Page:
“The City of Brotherly Love” has fallen.
And no, this isn’t some shot at the evergreen agony that is Philadelphia’s professional sports teams.
This is a genuine call for concern after a viral video revealed that the only discernible difference between the streets of Philly and the “Evil Dead” horror movies is the active presence of actor Bruce Campbell.
The video appears to have originated on the social media account Urban Visuals 2.0 last week before proliferating on social media.
WARNING: The following video contains imagery the viewer may find disturbing:
@urbanvisuals2.0 #kensingtonphilly #philadelphia #philadelphia #kensington #kensingtonphiladelphia ♬ original sound – Urban Visuals 2.0
It depicts swathes of mindless zombies trudging through the streets, but instead of searching for brains, they’re looking for their next fix.
The account identified the scene as taking place in the Kensington area of Philadelphia, which The New York Times described as “the neighborhood at the epicenter of the city’s drug trade” in a January report.
Opioid addictions are terrifying enough on their own, but Philadelphia’s issues have reached another level because of the introduction of an animal sedative, xylazine, to bulk up fentanyl.
This new xylazine cocktail, known as “tranq,” “tranq dope” and “zombie drug,” is turning its abusers into zombies in more ways than one.
While any number of drug addictions can turn addicts into soulless husks of their former selves, tranq takes things a step further by transforming users into ambling zombies — rotting flesh and all.
WARNING: The following paragraph contains a graphic description of drug-related injuries that some people may find disturbing:
Here’s one grimly illustrative description from the Times of the grievous wounds that tranq use can leave someone with: “[The drug user] unrolled a bandage from elbow to palm. Beneath patches of blackened tissue, exposed white tendons and pus, the sheared flesh was hot and red. To stave off xylazine’s excruciating withdrawal, she said, she injects tranq dope several times a day. Fearful that injecting in a fresh site could create a new wound, she reluctantly shoots into her festering forearm.”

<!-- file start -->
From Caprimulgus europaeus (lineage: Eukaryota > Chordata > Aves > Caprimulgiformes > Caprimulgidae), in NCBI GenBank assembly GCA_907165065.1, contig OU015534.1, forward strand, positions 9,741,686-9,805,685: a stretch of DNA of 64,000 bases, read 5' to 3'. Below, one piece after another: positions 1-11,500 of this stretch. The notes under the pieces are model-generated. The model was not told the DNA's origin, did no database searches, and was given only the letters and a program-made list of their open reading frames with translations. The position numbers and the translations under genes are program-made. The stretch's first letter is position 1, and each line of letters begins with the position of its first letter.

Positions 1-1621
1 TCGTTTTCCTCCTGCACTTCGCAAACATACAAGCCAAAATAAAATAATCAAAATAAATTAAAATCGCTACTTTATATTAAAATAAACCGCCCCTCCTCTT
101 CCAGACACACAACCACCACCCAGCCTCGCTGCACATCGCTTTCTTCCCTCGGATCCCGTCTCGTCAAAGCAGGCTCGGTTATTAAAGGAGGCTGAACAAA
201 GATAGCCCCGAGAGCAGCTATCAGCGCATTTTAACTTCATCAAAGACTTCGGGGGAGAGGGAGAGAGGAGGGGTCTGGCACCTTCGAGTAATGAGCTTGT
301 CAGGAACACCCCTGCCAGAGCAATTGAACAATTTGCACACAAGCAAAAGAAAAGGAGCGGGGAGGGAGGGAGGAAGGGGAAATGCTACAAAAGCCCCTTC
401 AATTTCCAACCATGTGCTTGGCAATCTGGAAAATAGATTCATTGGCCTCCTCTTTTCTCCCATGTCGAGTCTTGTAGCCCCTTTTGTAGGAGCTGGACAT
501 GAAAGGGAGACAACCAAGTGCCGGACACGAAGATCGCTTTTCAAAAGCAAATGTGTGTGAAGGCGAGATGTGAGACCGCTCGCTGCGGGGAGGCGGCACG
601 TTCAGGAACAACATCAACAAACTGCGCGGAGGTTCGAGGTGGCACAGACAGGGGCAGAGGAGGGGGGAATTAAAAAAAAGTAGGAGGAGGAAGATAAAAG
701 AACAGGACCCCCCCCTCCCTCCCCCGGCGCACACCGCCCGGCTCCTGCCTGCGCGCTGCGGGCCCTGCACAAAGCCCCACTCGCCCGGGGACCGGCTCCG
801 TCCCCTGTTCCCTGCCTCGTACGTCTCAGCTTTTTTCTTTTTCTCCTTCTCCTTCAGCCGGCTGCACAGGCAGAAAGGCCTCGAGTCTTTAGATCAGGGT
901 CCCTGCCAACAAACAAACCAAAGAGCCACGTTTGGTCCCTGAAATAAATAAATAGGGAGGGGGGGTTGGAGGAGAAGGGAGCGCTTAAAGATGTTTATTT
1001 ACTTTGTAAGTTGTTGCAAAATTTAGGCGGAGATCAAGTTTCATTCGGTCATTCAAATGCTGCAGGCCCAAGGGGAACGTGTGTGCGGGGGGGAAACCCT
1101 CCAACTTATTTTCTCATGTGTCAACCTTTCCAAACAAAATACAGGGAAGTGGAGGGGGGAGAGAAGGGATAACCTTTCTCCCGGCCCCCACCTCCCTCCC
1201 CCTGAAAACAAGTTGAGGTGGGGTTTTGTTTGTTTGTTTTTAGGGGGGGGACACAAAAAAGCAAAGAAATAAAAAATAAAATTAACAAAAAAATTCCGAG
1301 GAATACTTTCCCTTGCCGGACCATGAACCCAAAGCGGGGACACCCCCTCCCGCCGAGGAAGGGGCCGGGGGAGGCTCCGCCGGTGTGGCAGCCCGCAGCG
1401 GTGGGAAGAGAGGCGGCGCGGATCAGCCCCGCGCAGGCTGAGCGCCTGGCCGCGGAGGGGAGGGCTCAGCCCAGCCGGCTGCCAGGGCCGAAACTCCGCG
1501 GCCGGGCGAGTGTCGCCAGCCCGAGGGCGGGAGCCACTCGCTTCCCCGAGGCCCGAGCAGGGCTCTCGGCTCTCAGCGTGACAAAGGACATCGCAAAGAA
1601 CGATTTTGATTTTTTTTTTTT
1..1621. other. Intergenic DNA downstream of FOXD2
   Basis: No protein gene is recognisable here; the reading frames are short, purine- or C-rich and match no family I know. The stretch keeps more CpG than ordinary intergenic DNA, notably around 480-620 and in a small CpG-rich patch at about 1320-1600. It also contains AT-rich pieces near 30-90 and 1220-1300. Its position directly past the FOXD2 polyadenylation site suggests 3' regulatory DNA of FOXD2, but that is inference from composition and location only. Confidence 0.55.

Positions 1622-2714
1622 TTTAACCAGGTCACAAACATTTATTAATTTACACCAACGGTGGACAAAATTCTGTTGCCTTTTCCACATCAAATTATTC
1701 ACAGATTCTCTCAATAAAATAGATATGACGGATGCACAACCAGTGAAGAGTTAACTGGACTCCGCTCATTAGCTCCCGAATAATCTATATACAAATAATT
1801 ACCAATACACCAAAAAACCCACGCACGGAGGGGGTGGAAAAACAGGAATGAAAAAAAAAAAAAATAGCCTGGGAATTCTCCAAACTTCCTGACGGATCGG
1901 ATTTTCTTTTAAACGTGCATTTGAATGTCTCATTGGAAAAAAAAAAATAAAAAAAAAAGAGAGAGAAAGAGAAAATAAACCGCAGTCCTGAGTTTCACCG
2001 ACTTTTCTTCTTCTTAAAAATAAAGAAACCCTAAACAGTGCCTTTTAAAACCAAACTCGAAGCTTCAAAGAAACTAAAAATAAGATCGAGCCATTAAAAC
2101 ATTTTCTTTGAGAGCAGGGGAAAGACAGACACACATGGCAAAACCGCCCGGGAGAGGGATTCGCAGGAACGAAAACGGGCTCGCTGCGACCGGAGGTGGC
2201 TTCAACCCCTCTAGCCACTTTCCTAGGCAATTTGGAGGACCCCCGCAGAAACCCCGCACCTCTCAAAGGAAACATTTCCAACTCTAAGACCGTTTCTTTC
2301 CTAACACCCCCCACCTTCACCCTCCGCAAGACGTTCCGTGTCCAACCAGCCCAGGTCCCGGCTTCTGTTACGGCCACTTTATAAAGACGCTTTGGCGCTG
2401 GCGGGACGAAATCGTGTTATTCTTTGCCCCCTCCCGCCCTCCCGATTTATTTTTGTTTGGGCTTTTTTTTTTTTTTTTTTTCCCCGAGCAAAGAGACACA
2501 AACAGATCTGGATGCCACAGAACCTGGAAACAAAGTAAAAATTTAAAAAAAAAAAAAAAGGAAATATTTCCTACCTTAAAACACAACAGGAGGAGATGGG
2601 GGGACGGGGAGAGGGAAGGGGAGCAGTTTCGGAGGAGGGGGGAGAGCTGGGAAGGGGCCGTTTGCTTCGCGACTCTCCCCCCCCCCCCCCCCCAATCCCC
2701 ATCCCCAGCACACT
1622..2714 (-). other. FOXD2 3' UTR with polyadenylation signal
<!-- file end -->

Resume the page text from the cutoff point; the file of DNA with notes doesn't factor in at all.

That report pointed to the distinct lack of hope that the city had for its tranq epidemic back then.
“It’s too late for Philly,” Shawn Westfahl, a Philadelphia outreach worker, told the Times. “Philly’s supply is saturated. If other places around the country have a choice to avoid it, they need to hear our story.”
That story is now officially a horror story, if the Kensington videos are any indication to go by.
But how did it get so bad? How did a city known by many as the home of a fictitious boxer become known for a movie about (once) fictitious zombies?
To the surprise of nobody who has been watching deep-blue cities for the last 20 years, much of the onus can be placed firmly on the shoulders of Democrats.
And this isn’t just an indictment of Philadelphia Mayor Jim Kenney or Pennsylvania Gov. Josh Shapiro. No, this rise in American zombies can be traced as high up as to President Joe Biden himself.
Worse yet, it’s not just a breadcrumb trail from Biden to this epidemic. It’s a clearly marked trail with bright flashing lights and sirens.
It’s no secret that the president and his administration are especially fond of illegal immigrants, leading to policymaking that has resulted in a genuinely porous southern border.
That porous border might as well be a giant, blinking neon “Open” sign for the cartels and drug peddlers to sell their poison to Americans.
Couple that influx of drugs with Democrats’ soft-on-crime sensibilities, and it breeds the perfect environment for a literal zombie drug to take hold in a once-great American city.
As grim as that is, all hope isn’t necessarily lost.
No, things are not good (at all) in deep-blue cities such as Philadelphia and Los Angeles. And it might take years and years to undo the damage that Democratic politicians have wrought while unchecked in their echo chambers.
But it can be undone. The right leadership just needs to be in place.
So please, be horrified, appalled and furious at the Kensington videos. Then carry all those emotions right to the voting booths in 2024.
Once-great American cities are literally depending on it.
This article appeared originally on The Western Journal.